A dif­fi­cult dance

Se­ri­ous is­sues glazed over in tale of Mon­treal’s roar­ing ’20s

Winnipeg Free Press - Section G - - BOOKS - Re­viewed by Juli­enne Isaacs

ONE bustling city (Mon­treal), two am­bi­tious artists (a dancer and a pho­tog­ra­pher), at least three cat­a­clysmic events, four or more turns for the worse and count­less bursts of am­bi­tion: Ser­afim and Claire is packed to burst­ing. Fol­low­ing 2011’s Be­liev­ing Cedric, Mon­treal writer Mark La­vo­rato’s third novel is de­signed to please an au­di­ence hun­gry for his­tor­i­cal fare in the vein of The Chap­er­one and The Paris Wife. Brim­ming with the ac­ces­sories of the flap­per scene — bobs, street­cars and flash­bulbs — Ser­afim is a peppy Cana­dian take on the roar­ing ’20s. Claire is an am­bi­tious dancer build­ing a rep­u­ta­tion on Mon­treal’s vaude­ville stages; Ser­afim is a Por­tuguese im­mi­grant ex­per­i­ment­ing in street pho­tog­ra­phy. While Claire slowly comes to the re­al­iza­tion that, in showbiz, tal­ent and the will to suc­ceed can only get you so far, Ser­afim is forced to ac­cept that, in jour­nal­ism, can­did pho­tog­ra­phy is not yet à la mode. When the duo re­al­izes col­lab­o­ra­tion might mean suc­cess, events take a dramatic turn. Ser­afim is lively with the kind of colour that sets up fresh-faced his­tor­i­cal nov­els for The Great Gatsby- style cinematic treat­ment. And there’s a sort of brave gusto in La­vo­rato’s reach — Ser­afim dives head­long into a be­wil­der­ing ar­ray of is­sues be­yond the artis­tic, from abor­tion and pros­ti­tu­tion to pol­i­tics and re­li­gion, all of them rooted in the con­text of a pre­car­i­ous, post­war, post-De­pres­sion Que­bec. In that sense, Ser­afim carves out a kind of his­tor­i­cal re­search space for it­self, of­fer­ing a unique take on the im­mi­grant ex­pe­ri­ence and a glimpse be­hind the cur­tain into Que­bec’s shift­ing po­lit­i­cal and sex­ual moral land­scape. Of­ten, how­ever, Ser­afim’s open pro­mo­tion of rather te­diously con­ven­tional lib­eral ideals dis­tracts from its core of hu­man drama. In a his­tor­i­cal novel, ev­ery non-con­form­ist po­lit­i­cal po­si­tion must be prob­lema­tized. Ser­afim sells it­self short with a shal­low fem­i­nism that signs off on suf­fragette themes without ever re­ally ex­plor­ing its fe­male char­ac­ters’ mo­ti­va­tions on emo­tionale or spir­i­tual lev­els. We’re treated to the vis­ual as­pect of the scene at al­most ev­ery op­por­tu­nity, with ev­ery cos­tume and ex­pres­sion de­scribed in ful­some de­tail: “She would watch them leaple to their feet be­yond thet glare of the spot­light, a flow­erf some­times thrown in­toin its white beam in a high, softs arc, land­ing on the stage with­outw a sound.” Sev­eral se­ri­ous, emo­tional plot points, how­ever, are not given the at­ten­tion they de­serve. For in­stance, a key scene in­volves (as­ton­ish­ingly bru­tal) gang rape, the psy­cho­log­i­cal ram­i­fi­ca­tions of which are left vir­tu­ally un­ex­plored — un­less you count the vic­tim’s worry about a re­sult­ing scar, “that un­sightly light­ning bolt of pink that cas­caded from her navel and pointed into her hair­line.” Other pesky prob­lems plague Ser­afim, from fore­shad­ow­ing (“In years to come Claire would re­mem­ber this mo­ment as a time in her life when things were still sim­ple”) to over-ex­pla­na­tion (“This was his way of touch­ing on the topic of the ethe­real, of the here­after and prov­i­dence”). But ev­ery now and then La­vo­rato bal­ances the present, vis­ceral mo­ment with deep sub­text, and what re­sults is great, even beau­ti­ful writ­ing: “He wanted to feel the wings of free­dom and ad­ven­ture, the re­lease of his bur­dens and dis­grace, the quick­en­ing air of his plunge from the tree­top. But all he re­ally felt was the cold of the metal in his hands, and the clothes on his back.” Buried as they are, these mo­ments are worth find­ing in Ser­afim and Claire. Juli­enne Isaacs is a Win­nipeg-based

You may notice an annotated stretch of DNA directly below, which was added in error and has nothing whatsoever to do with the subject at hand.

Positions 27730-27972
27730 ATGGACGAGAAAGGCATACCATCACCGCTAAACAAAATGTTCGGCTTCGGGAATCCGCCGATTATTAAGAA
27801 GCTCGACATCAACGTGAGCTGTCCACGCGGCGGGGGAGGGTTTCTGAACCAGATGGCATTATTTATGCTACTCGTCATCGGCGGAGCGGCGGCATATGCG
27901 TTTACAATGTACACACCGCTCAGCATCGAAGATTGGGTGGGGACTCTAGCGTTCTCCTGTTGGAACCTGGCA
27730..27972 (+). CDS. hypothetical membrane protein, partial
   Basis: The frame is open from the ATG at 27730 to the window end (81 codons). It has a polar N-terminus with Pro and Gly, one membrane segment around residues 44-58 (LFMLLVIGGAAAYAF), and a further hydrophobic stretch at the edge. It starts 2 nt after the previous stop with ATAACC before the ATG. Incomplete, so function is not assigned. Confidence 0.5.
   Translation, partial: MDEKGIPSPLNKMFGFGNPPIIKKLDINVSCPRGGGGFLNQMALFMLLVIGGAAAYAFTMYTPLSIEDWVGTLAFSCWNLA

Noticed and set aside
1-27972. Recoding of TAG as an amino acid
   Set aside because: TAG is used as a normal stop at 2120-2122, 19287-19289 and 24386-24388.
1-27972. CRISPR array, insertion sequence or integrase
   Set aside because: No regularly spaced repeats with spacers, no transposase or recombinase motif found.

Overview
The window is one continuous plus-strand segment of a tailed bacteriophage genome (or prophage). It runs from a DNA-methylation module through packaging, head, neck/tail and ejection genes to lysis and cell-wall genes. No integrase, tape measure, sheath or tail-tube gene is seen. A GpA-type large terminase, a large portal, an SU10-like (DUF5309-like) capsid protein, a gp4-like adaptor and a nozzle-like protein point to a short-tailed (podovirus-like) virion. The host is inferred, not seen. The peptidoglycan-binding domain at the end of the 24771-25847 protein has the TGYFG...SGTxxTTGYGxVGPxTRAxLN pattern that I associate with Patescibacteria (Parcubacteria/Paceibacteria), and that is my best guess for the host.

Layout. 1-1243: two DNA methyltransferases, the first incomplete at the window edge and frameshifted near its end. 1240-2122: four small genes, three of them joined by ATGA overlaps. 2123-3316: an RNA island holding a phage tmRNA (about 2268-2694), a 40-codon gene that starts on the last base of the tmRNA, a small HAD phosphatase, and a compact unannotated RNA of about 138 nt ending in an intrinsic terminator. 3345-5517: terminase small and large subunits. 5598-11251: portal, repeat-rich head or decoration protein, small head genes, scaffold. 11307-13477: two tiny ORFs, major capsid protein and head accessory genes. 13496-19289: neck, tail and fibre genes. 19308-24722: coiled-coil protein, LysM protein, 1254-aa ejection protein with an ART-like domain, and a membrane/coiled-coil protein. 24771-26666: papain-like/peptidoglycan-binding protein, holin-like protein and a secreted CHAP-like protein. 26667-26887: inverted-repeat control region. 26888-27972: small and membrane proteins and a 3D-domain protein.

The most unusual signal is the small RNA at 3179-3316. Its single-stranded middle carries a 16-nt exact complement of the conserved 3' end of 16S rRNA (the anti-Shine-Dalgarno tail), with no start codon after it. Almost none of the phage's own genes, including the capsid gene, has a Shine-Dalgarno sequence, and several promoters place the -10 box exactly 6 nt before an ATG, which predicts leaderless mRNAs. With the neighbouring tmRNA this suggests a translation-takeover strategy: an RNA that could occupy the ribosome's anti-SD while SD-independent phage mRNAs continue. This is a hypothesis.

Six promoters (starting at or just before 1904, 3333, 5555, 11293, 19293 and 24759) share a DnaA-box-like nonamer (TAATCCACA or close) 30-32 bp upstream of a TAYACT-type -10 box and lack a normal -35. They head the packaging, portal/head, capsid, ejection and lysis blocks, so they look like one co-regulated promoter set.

writer and ed­i­tor.


La­vo­rato’s novel is not without flaws, but at times his writ­ing is beau­ti­ful.

Ser­afim and Claire

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